* 1597 Brüssel
† 1643 Livorno
Alone the countless variants of his name: Du Quesnoy, du Quesnoi, Canoi, Cannoy, Carino, Chenné, Connoe, Dequenova, Ducan, Ducanoe, Duchennel, Kenoy, Quercetus, Quercia, della Quesnoi, de Quesnoy and di Quesnoy, deliver proof of the great international renown of the Flemish baroque sculptor François Duquesnoy. The most frequent ones, however, are François Duquesnoy and François Du Quesnoy.
He was born at Brussels in 1597 son of a family of sculptors. The young boy was educated by his father. It seems he became acquainted with the works by Peter Paul Rubens at an early point. Unfortunately, there are no reliable sources from these days, and the early works by François Duquesnoy are largely lost.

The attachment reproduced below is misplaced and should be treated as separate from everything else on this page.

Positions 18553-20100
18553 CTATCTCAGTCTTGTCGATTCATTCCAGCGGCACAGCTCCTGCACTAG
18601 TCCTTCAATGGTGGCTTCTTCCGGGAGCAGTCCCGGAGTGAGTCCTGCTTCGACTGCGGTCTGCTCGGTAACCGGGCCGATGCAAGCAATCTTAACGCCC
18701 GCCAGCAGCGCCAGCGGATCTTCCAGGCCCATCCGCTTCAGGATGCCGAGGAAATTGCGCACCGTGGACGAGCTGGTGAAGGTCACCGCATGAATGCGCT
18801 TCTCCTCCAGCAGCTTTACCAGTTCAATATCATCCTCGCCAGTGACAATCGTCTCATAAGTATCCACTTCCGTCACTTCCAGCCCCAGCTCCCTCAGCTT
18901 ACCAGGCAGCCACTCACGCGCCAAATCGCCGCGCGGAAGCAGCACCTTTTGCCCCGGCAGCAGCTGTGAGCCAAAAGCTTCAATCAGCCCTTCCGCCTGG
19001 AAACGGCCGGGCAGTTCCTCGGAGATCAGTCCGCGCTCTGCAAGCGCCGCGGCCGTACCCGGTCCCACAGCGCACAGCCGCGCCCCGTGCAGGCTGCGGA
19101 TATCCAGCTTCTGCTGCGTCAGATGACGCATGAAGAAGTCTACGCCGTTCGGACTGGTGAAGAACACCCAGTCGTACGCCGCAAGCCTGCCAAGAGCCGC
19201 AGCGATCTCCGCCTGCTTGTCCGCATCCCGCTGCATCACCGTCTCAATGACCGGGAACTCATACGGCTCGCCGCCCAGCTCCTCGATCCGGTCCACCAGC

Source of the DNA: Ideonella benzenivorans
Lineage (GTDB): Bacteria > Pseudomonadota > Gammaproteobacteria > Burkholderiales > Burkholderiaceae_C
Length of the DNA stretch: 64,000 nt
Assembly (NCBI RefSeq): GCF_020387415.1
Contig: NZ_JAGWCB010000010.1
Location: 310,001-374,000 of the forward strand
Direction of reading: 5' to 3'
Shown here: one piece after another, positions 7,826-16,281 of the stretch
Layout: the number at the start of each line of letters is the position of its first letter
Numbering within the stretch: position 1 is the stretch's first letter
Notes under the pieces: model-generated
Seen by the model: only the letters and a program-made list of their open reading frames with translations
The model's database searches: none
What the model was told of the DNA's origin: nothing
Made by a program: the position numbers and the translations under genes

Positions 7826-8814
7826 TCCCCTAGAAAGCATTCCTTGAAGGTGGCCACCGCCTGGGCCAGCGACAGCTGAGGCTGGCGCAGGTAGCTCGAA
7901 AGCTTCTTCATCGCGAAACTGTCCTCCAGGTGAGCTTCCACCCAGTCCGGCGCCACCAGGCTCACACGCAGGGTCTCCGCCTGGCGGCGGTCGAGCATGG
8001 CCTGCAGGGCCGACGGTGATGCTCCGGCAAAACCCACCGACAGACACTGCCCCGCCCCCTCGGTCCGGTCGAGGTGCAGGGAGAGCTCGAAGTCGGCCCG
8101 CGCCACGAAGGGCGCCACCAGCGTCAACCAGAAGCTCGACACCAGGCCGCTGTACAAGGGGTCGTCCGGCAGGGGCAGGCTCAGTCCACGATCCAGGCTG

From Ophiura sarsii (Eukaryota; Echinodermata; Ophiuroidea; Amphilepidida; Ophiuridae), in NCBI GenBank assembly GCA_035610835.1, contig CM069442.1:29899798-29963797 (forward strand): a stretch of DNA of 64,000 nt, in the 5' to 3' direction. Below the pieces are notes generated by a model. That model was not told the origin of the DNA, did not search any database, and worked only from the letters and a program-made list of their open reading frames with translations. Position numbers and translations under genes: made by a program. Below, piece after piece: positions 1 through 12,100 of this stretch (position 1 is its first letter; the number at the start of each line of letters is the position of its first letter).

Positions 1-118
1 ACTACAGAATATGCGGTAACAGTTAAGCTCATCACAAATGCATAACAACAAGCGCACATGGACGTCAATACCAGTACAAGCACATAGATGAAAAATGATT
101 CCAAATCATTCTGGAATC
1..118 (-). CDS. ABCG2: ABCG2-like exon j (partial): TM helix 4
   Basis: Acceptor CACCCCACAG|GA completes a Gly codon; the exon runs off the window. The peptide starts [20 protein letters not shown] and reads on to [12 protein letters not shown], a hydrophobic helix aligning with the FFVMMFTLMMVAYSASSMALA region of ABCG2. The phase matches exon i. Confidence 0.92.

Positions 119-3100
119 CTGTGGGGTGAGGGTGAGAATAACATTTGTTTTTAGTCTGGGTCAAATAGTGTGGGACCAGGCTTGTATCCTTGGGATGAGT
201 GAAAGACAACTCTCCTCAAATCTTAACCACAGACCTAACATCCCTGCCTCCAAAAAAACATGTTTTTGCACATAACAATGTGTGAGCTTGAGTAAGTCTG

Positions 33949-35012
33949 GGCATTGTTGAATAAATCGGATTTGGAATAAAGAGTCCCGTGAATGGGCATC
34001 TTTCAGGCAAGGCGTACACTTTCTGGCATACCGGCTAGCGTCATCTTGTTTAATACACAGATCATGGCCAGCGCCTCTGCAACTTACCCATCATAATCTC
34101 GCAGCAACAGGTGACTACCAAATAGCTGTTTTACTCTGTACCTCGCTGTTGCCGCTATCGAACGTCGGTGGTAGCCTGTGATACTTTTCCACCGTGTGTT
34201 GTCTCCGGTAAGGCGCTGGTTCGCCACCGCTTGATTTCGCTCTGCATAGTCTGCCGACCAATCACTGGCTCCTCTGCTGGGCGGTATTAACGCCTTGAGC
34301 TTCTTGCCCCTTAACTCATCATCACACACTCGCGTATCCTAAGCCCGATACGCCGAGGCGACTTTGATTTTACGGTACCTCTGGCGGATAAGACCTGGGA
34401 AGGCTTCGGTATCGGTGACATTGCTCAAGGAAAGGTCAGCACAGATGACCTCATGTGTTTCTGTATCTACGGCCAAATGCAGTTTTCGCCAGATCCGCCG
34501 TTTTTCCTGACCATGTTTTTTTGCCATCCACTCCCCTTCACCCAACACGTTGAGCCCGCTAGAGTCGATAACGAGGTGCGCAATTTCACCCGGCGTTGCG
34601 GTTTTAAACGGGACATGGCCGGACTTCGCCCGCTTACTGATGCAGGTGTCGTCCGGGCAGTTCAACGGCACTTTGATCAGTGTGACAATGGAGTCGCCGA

In 1618 François Duquesnoy traveled to Rome on a scholarship from archduke Albert. Instead of two years, as initially planned, François Du Quesnoy stayed for good. During the first decade of his stay in the Eternal City he was occupied with the restoration of antiquities, just as many other artists in those days.
François Duquesnoy, who was a close friend of Nicolas Poussin, was engaged in a cooperation with the doubtlessly most important Italian baroque sculptor, Gianlorenzo Bernini, between 1625 and 1628. François Duquesnoy participated in the construction of the famous baldachin for St. Peter. Along with Giuliano Finelli and Andrea Bolgi, François Du Quesnoy worked on the column putto and the figures for the crowning.
Additionally, François Duquesnoy made his very popular small sculptures in bronze, wood and ivory in Rome. In his art François Duquesnoy manages to unite Classicism and a meaningful Realism.
In 1643 François Du Quesnoy followed an invitation from Louis XIII and set out for France, but never reached his destination. François Duquesnoy died at Livorno in 1643 in the house of a goldsmith from Flanders.